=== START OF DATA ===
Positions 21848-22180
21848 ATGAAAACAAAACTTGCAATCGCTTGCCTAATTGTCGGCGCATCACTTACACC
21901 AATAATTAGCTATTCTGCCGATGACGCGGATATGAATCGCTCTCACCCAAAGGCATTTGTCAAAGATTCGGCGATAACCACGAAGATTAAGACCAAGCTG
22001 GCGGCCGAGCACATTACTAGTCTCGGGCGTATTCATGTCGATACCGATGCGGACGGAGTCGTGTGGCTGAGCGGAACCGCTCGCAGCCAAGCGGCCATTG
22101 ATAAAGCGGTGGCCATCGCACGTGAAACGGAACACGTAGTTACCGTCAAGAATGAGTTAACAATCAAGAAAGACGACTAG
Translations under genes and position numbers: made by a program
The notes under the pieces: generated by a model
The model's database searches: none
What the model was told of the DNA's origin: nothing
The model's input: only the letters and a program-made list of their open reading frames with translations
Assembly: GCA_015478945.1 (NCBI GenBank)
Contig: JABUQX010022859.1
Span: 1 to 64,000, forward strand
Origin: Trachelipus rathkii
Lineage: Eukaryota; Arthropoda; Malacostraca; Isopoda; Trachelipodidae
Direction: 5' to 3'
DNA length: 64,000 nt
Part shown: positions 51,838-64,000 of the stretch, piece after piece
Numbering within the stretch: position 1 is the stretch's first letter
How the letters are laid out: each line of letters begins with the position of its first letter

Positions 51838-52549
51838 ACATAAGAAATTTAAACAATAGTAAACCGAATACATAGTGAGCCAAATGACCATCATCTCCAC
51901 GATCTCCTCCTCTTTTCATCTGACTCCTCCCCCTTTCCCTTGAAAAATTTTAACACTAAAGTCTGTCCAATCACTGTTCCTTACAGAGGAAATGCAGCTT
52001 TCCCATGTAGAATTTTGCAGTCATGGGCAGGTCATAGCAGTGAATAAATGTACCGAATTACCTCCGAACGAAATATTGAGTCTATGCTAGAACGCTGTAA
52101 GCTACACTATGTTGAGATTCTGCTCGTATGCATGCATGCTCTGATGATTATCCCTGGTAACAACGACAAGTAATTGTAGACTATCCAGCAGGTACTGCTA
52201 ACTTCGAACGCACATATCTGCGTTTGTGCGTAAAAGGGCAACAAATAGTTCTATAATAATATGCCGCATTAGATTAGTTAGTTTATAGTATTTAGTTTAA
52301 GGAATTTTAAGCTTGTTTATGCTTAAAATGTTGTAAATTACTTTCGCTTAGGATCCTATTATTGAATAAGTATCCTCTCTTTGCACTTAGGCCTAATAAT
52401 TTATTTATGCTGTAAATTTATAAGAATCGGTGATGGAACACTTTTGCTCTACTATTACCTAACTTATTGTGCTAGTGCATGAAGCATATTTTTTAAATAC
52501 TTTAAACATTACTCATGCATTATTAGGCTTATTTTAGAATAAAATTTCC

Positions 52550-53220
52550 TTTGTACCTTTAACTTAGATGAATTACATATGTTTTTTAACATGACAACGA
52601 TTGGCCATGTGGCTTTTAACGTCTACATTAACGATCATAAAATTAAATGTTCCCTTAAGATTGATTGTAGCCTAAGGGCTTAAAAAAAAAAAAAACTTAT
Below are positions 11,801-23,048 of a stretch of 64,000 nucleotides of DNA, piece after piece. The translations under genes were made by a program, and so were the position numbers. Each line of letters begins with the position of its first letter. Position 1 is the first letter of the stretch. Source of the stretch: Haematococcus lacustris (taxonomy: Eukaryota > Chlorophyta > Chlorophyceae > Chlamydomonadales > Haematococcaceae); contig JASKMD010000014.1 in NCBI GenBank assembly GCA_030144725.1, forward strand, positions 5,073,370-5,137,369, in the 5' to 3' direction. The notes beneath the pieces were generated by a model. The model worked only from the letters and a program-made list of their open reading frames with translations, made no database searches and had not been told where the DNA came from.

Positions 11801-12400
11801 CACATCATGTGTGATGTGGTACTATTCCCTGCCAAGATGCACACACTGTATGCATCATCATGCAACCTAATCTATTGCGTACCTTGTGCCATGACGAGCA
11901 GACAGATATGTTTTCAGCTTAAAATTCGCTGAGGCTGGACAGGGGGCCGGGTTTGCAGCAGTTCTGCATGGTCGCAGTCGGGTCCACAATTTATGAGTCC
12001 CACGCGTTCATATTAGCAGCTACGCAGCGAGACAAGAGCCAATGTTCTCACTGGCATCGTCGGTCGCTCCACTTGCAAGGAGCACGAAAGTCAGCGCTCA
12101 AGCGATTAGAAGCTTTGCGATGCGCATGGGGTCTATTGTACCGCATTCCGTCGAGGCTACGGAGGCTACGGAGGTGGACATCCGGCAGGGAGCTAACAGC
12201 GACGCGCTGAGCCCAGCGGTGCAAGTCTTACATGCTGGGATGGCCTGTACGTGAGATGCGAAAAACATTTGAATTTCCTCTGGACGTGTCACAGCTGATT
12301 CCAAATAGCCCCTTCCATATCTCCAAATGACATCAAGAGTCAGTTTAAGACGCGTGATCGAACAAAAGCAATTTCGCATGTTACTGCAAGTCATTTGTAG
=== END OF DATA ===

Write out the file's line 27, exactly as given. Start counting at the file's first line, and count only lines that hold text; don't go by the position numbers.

52301 GGAATTTTAAGCTTGTTTATGCTTAAAATGTTGTAAATTACTTTCGCTTAGGATCCTATTATTGAATAAGTATCCTCTCTTTGCACTTAGGCCTAATAAT